Client Trends: What’s Now and Next for Pharma DTC Marketing
As the Chief Client Officer of WEGO Health, Kristen Hartman has been at the forefront of DTC pharmaceutical marketing for over a decade and she has seen the strides that the industry has made toward digital adoption and patient collaboration. With the unique perspective of partnering with hundreds of pharma brands across varying therapeutic areas and pipeline stages, Kristen possesses the unique perspective of seeing it all.
With pharma marketing off to a sprint in 2021, we caught up with Kristen to share the trends of today and the forecast of the future.
Trends of Today
Mobile Spend Surges
Mobile-first has been a long time coming in digital marketing, but prior to COVID-19, we saw pharma still lagging somewhat behind. While websites and advertisements were mobile-friendly, pharma brands weren’t always designing mobile-first or allocating spend specific toward mobile efforts.
With the digital marketing boom in 2020 — specifically on mobile, studies show that the average American watched 3.7 hours of live TV a day whereas they spent four hours on their mobile device in the second half of 2020.
Mobile advertising spend grew 26% YoY and pharma marketers took notice, trending toward an increased spend on digital platforms and social media in 2020.
In 2020, eMarketer projected that digital ad spending in pharma would grow by 14.2%, with 57.5% of digital spend allocated toward mobile versus desktop. This coupled with the renewed public interest of this industry has caused a shift toward a mobile-first mentality.
You can’t log on to any social platform, from TikTok to Facebook, without seeing a conversation about a pharma brand or industry trend. We see pharma brands recognizing this opportunity to go where their audience is.
In 2021, we anticipate the share of the pharmaceutical and healthcare spend will continue to grow on mobile and mobile-first design will follow.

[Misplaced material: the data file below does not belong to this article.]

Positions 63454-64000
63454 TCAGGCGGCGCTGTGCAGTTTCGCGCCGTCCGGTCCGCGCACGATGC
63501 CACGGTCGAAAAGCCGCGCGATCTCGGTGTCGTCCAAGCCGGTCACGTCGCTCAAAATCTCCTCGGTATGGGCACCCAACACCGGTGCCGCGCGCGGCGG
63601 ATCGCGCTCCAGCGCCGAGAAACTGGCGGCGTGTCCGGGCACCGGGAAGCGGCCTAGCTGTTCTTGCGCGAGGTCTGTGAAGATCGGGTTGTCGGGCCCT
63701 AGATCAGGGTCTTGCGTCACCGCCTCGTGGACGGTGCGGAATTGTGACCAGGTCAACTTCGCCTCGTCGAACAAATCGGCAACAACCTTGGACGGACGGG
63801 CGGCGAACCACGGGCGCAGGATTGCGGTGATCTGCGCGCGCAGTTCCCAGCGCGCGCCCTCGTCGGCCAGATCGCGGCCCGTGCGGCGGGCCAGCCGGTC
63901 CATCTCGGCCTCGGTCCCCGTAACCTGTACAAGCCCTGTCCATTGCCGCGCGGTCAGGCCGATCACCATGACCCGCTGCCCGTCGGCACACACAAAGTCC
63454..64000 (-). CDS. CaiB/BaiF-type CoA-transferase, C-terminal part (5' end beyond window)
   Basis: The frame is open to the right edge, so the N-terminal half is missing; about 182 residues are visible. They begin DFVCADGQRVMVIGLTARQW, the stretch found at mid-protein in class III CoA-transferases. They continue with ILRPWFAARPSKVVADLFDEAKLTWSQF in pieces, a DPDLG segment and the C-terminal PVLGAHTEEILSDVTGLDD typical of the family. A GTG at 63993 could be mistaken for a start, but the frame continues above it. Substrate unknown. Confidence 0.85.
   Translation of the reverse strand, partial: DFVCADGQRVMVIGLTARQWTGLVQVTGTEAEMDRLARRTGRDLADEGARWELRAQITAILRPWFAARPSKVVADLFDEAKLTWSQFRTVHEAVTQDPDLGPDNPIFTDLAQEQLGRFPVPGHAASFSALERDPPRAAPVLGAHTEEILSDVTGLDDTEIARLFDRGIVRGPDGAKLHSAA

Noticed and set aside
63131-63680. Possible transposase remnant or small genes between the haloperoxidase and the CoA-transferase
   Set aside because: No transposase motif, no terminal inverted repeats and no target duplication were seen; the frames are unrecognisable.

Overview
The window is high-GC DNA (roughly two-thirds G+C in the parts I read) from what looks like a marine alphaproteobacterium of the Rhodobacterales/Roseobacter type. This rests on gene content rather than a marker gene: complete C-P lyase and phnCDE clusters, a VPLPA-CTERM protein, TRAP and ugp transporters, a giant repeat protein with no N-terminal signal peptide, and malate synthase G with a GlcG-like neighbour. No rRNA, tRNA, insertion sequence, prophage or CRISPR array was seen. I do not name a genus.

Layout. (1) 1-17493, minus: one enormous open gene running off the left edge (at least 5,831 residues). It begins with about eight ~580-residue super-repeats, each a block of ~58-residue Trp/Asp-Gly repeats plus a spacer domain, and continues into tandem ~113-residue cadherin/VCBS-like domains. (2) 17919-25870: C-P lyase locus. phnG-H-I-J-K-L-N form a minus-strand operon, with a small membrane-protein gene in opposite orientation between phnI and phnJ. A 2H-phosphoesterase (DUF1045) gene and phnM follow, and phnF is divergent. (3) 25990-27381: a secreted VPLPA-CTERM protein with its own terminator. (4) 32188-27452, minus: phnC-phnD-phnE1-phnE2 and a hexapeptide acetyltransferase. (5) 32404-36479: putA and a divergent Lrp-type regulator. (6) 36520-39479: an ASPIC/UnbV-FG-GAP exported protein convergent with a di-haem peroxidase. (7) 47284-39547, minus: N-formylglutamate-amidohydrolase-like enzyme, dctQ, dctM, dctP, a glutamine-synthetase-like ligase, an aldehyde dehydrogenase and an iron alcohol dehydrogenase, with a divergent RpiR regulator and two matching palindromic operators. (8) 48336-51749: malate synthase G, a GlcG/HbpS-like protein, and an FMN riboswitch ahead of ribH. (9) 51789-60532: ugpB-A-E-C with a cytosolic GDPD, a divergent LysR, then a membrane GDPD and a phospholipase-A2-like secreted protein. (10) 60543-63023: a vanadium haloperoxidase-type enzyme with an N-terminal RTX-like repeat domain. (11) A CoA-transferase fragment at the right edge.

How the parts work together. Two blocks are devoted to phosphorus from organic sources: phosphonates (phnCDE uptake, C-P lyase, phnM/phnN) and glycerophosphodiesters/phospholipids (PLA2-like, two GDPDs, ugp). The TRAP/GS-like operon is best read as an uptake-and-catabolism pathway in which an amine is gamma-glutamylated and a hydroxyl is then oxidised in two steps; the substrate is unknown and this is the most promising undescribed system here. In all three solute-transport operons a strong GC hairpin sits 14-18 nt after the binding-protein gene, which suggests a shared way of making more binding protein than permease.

Digital Tools and Telehealth
Digital transformation in the pharmaceutical industry was happening well before COVID-19 rocked our world. Pharma has accepted that digital is here to stay and has embraced it.
Last fall, WEGO Health’s survey in partnership with the Digital Health Coalition showed that four in ten Patient Influencers utilized telehealth before the pandemic, and nine in ten have increased their telehealth utilization since the onset of COVID-19. Interestingly, respondents anticipated their telehealth utilization would surpass in-person visits moving forward.
A recent study from Mobiquity conducted by Censuswide revealed that half of UK patients over age 55 preferred digital tools instead of in-person consultations during COVID-19. The most preferred digital tools included remote monitoring and video examinations.
Pharma needs to continue to focus on transforming its services to provide patients with digital tools and apps that are convenient and provide everyday life value. These tools need to illustrate that a company truly understands and recognizes what it’s like to live with a certain condition.
Patients have embraced digital technology as a whole and expect pharma to meet them where they are in order to provide support, education, data, etc.
The Rise of Digital Video
We have seen pharma marketers embracing digital video over traditional TV for a variety of reasons. It’s less expensive than traditional TV ad buys, it does not have a 30-second limit, and it allows brands to share more in-depth stories and key brand messaging.
Studies show that consumers who engage with a health-related video online are more likely to take an action after watching a video, such as making an appointment or asking about a treatment option.
Clients come to us to bring their messages to life through storytelling, and digital video is a powerful, cost-effective way for them to do so. We only see that increasing in 2021 and beyond.
Forecast for the Future
Personalized medicine has been a buzzword in the industry for a while, but it has not yet been fully embraced.